Segmentation in games, just like in real world economies, gives game designers and central bankers more control.

There’s more to A/B testing then A and B: I

One of the most powerful features of mobile games is the ability to run simultaneous randomized experiments at no cost. Academics swoon at such a possibility and it’s very real and very spectacular in F2P games.  Decades of running experiments in academic research can lend insight to developer scientists. An example of this is an insight from experimental economics called ‘bending the payoff curve’.

One of the favorite topics of experimental economists concern risk aversion and auction theory, risk aversion due its ability to challenge the neoclassical paradigm (i.e. mainstream economics) and auction theory because it uses fancy mathematics. The first groundbreaking economic experiments employed auctions in lab settings to see if participants diverged from rational behavior. A series of experiments run by Cox, Smith, and Robinson1 appeared to show participants were not doing what we’d expect them to do if they were rational agents (i.e getting the lowest price). The suggestion being participants were acting as risk – averse agents, rather than risk – neutral agents. The key insight, however, came from a challenge in the way these experiments were run from a 1992 AER article called Theory and Misbehavior in First Price Auctions.2

The author, Glenn Harrison, argued that the costs of engaging in non-optimal behavior were incredibly small. In other words, being dumb didn’t cost participants that much, and being smart didn’t earn participants a great deal either. Glenn argued this casts doubt on the suggestion that participants were engaging in non-optimal behavior, but instead participants weighed the expected mental effort of being smart and concluded it wasn’t worth the foregone increase in income.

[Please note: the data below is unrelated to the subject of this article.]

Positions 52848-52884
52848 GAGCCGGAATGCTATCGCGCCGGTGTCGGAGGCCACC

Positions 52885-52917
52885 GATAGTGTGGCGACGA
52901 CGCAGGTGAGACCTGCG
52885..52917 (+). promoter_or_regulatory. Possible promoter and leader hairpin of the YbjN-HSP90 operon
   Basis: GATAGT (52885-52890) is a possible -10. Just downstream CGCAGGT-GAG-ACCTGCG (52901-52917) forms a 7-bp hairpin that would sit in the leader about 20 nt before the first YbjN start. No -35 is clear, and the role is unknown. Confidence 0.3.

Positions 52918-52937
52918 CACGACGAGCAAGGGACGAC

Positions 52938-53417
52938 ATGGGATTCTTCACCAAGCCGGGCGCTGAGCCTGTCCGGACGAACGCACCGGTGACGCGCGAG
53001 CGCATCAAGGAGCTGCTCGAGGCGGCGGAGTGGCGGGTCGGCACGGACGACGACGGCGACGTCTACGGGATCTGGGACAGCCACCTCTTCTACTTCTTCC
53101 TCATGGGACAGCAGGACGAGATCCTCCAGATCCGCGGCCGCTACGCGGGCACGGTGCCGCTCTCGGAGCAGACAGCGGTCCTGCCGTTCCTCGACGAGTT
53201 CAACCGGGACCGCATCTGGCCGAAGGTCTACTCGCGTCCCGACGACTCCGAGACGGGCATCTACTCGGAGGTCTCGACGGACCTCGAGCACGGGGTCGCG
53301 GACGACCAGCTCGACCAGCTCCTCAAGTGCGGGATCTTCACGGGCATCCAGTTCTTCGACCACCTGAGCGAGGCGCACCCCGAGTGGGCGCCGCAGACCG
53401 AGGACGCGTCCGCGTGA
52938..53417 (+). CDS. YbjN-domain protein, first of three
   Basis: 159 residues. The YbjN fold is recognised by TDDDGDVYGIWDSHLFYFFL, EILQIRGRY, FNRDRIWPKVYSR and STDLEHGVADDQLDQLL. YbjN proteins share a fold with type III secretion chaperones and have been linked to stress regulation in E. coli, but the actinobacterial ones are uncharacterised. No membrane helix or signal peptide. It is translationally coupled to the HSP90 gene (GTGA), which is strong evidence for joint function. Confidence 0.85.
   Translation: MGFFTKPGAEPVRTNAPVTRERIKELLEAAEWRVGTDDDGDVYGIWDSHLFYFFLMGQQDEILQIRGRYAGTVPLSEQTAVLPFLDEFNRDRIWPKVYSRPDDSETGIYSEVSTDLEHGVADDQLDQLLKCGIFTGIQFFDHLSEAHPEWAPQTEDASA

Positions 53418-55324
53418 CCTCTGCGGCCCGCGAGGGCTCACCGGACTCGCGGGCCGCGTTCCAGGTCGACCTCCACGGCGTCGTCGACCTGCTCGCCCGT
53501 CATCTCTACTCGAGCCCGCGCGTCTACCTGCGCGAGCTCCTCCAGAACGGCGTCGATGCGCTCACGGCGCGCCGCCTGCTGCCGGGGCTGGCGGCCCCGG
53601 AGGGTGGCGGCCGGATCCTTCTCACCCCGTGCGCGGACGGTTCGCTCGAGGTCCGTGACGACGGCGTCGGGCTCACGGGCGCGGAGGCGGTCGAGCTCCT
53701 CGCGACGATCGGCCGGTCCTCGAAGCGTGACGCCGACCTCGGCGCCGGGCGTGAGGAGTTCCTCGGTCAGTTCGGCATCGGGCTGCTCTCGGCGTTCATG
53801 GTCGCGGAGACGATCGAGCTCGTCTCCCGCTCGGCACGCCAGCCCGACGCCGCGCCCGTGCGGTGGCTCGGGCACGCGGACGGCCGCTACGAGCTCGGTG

Each deviation from zero (the optimal bid) costs the participant little.

What researchers need to do, Glenn argued, was bend the payoff curve i.e. increase the reward for being smart. This way researchers can see if the type of behavior they’re testing is a real thing.

What does this mean for A/B testing in my game?

Developers often turn to A/B testing to test even the most minute items; frustration emerges when results are inconclusive. For example, Supercell might test whether or not players prefer reward scheme X or Y in Boom Beach by way of sessions played. An A/B test that presents each scheme after a battle could possibly turn up inconclusive. This is because each reward has a small outcome on player progression. That is itself an insight, but if we’re really interested in whether A or B is better it’d make sense to ‘bend the payoff curve’. That means we’d offer A + 5 or B + 5 to exaggerate the effects of the different reward schemes.

Think of it as amplifying two lights on each side of a room to see where flies gravitate toward. If the lights were dim the effect on the flies would be smaller than it otherwise is.

See? Just like an A/B test.
See? Just like an A/B test.

While not always appropriate, bending the payoff curve is another tool developer scientists should consider when designing experiments.